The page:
Netanyahu's coalition is exploiting this state of affairs to mount a concerted attack on Israel's governance system. Israel's democratic systems need reform, but the coalition does not aim to reform them; it seeks to destroy them.

Box 1 below has a summary of the coalition's legislative efforts. In a nutshell, the coalition seeks to grant itself the power to appoint judges, override the Supreme Court's decisions, and revise Israel's (already limited) set of civil rights legislation. If it succeeds, it will be able to cancel elections and do as it pleases.

Box 1: The Regime's Legislation and Budgeting Efforts

  • Provide the ruling coalition with an automatic majority in appointing Supreme Court judges.
  • Empower the coalition to appoint the Supreme Court's President and Deputy President, including appointees that did not previously serve on the court.
  • Prevent or severely limit the Supreme Court from striking down legislation that contradicts other laws, precedents, or the spirit of Israel's Declaration of Independence (the closest thing Israel has to a constitution), and empower parliament to override the supreme court with a 51% majority.
  • Prevent the Supreme Court from striking down government appointments. Specifically, the law aims to ensure that Mr. Deri could serve as the country's Finance Minister despite the court's ruling that his plea bargain prevents him from doing so.
  • Restrict the independence of Israel's Chief of Police and empower the Minister of National Security (Mr. Ben-Gvir) to set police policy, including policy concerning criminal investigations.
  • Transfer the police's Internal Affairs department from the department of justice to the direct control of the Justice Minister (meaning, from the professional legal bureaucracy to the political leader).
  • Prevent the recusal of prime ministers from dealing with specific legislation unless they are mentally or physically incapacitated. Meaning, making it possible for Prime Minister Netanyahu to promote legislation and appointments that directly affect his existing trial and investigation.
  • Free the government from the legal opinions and rulings of Attorney Generals.
  • Prevent the Attorney General from opening an investigation against the prime minister, other than in specific cases involving violence, drugs, sexual abuse, or national security.
  • Enable government ministers to override existing campaign finance and ethical restrictions and receive direct donations and funding for legal and medical costs. Specifically, to retroactively whitewash a $270,000 "gift" that Prime Minister Netanyahu received to finance his criminal defense.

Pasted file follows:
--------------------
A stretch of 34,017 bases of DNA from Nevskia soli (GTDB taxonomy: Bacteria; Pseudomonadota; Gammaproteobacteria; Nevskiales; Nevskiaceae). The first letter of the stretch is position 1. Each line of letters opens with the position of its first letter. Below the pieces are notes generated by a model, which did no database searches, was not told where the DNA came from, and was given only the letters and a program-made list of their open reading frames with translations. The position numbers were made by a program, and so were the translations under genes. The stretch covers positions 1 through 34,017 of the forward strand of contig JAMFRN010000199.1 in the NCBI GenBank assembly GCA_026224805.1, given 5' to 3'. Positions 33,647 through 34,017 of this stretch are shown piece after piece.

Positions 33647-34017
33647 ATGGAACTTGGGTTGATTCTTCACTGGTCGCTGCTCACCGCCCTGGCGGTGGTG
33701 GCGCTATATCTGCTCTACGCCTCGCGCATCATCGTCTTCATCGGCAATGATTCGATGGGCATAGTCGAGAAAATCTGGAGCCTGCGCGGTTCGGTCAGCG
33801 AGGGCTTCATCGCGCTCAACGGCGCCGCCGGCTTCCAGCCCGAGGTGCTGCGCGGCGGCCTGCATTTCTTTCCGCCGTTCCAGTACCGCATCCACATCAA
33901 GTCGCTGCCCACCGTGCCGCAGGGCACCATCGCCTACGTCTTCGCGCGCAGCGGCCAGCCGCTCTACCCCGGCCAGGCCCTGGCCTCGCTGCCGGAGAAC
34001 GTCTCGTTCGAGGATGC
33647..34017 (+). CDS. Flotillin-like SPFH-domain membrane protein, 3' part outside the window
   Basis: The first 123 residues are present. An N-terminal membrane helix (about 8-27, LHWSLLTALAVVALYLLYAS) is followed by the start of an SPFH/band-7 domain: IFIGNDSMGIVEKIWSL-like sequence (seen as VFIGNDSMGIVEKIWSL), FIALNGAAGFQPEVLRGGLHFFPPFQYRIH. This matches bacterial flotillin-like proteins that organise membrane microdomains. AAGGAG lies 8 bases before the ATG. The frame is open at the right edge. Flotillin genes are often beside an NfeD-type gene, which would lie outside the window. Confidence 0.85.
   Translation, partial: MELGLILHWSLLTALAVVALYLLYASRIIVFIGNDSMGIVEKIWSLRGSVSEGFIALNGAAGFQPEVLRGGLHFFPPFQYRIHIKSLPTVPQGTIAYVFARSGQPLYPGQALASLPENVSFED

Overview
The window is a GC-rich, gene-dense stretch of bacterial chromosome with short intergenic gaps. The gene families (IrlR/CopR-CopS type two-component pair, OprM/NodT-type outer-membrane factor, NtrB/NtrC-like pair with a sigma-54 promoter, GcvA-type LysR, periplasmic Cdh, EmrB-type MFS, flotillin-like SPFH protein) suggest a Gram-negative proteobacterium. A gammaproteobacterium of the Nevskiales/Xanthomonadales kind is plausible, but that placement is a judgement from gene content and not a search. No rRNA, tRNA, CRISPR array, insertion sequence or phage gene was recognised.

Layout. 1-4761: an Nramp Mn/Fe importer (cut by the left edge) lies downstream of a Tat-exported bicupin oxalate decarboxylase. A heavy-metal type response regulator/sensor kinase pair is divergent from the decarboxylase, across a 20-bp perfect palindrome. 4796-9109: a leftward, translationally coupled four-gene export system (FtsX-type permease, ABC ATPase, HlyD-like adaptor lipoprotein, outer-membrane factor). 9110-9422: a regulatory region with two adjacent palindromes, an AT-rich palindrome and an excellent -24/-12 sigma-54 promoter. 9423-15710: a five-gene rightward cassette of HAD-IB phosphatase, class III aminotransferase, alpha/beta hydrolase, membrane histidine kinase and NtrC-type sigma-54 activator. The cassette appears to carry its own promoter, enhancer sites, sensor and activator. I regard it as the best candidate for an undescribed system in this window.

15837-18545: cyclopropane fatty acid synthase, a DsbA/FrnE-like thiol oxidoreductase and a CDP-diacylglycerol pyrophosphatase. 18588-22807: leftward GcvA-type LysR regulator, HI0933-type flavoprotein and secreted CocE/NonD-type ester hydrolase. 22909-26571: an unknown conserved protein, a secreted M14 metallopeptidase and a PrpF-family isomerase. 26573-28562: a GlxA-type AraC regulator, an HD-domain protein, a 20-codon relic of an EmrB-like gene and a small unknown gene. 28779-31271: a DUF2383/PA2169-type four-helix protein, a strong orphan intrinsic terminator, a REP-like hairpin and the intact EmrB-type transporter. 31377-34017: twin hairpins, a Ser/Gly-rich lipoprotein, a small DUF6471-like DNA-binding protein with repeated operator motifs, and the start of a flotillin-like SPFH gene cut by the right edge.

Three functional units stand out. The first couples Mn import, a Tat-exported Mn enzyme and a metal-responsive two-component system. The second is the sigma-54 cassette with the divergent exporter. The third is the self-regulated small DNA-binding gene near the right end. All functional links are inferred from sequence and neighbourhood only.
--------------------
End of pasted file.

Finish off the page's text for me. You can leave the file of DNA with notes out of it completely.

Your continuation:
• Subjugate the Israeli Central Elections Committee to the ruling coalition. Up to now, the chairman of this committee was appointed by the Supreme Court to prevent politicians from changing election procedures to their advantage.
  • Prevent journalists from publishing recordings of other people's conversations.
  • Prevent Israel's Central Bureau of Statistics from publishing any new data until the appointment of a new chief who will be trusted by Mr. Netanyahu.
  • Impose severe jail time on protesters that block roads.
  • Dramatically increase the budget of Israel's ultra-orthodox education system, which is separate from the "normal" education system and ׁdoes not teach basic English, math, history, and science.
  • Require municipalities and government offices to hire ultra-orthodox Jews based on their relative share of the population (but not apply the same requirement for women or any other group).

But to succeed, these laws need to be approved by the Supreme Court. This creates a dangerous situation: The court will have to approve its own destruction. If it does, Israel will cease to be a liberal democracy, and all citizens will be at the mercy of whoever happens to be in power.

If the court rejects the new legislation, the coalition must decide whether it accepts the verdict or doubles down. Doubling down would mean attacking the court and inciting violence, trying to replace judges through emergency procedures or other political tricks.

These are not baseless speculations. Coalition members are already inciting their voters against the court and discussing various procedures that would allow them to appoint "temporary" judges that would rubber-stamp the new legislation. Following the massive public backlash, the coalition proposed postponing all legislation and passing only a single law that gives it control over judicial appointments. If that happens, the coalition will replace several judges over the next 18 months and set the stage for another legislative push.

Why is Netanyahu doing this now?

Because he can, because he must, and because he may no longer have a choice. Let me explain.

Israeli governments are formed by a coalition of multiple parties. Usually, these coalitions are pretty diverse. Prime Minister Benjamin Netanyahu is on trial facing three indictments for bribery, fraud, and breach of trust. As a result, the leaders of Israel's centrist and center-right parties promised their voters that they would not sit in a government led by Netanyahu.

Eschewed by moderate partners, Netanyahu allied with smaller parties that would normally remain outside the coalition or have moderate influence alongside more significant partners. The result is a coalition from hell, where each party has its own reasons to undermine the Supreme Court and the rule of law.